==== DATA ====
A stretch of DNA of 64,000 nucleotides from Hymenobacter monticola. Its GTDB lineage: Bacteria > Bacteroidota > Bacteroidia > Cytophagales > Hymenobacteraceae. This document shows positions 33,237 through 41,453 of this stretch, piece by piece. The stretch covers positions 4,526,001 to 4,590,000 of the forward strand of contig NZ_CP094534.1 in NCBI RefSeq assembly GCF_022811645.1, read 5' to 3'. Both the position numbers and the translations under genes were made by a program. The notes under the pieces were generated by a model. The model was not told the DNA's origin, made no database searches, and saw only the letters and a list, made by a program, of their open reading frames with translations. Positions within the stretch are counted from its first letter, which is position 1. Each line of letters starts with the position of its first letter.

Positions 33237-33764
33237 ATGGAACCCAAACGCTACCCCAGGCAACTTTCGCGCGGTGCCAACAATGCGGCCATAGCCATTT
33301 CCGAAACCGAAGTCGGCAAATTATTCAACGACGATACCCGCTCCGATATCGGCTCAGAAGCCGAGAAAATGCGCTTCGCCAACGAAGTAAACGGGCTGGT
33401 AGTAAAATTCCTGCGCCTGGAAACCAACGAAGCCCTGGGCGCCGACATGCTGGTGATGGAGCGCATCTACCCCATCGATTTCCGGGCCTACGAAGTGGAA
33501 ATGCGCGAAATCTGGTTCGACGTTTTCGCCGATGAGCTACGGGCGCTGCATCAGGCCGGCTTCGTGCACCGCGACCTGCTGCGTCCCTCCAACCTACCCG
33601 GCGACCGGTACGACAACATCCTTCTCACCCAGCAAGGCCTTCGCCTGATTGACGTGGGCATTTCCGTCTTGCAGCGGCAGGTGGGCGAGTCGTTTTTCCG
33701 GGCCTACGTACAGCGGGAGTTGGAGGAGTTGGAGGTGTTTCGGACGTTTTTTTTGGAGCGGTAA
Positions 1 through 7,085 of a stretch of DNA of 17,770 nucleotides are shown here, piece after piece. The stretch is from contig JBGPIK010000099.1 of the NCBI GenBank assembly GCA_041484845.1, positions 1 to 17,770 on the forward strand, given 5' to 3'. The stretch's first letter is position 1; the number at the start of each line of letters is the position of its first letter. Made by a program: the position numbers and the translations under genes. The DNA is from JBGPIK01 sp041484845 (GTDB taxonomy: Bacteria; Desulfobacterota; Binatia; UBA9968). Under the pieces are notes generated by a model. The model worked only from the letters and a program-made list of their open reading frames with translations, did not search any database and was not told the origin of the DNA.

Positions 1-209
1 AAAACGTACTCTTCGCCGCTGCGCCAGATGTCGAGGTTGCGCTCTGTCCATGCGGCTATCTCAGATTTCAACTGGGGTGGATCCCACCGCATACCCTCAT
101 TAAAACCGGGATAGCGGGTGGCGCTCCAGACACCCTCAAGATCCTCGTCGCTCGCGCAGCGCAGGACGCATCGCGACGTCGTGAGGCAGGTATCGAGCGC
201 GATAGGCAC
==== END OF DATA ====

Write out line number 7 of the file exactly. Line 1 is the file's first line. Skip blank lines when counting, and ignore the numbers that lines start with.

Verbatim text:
33601 GCGACCGGTACGACAACATCCTTCTCACCCAGCAAGGCCTTCGCCTGATTGACGTGGGCATTTCCGTCTTGCAGCGGCAGGTGGGCGAGTCGTTTTTCCG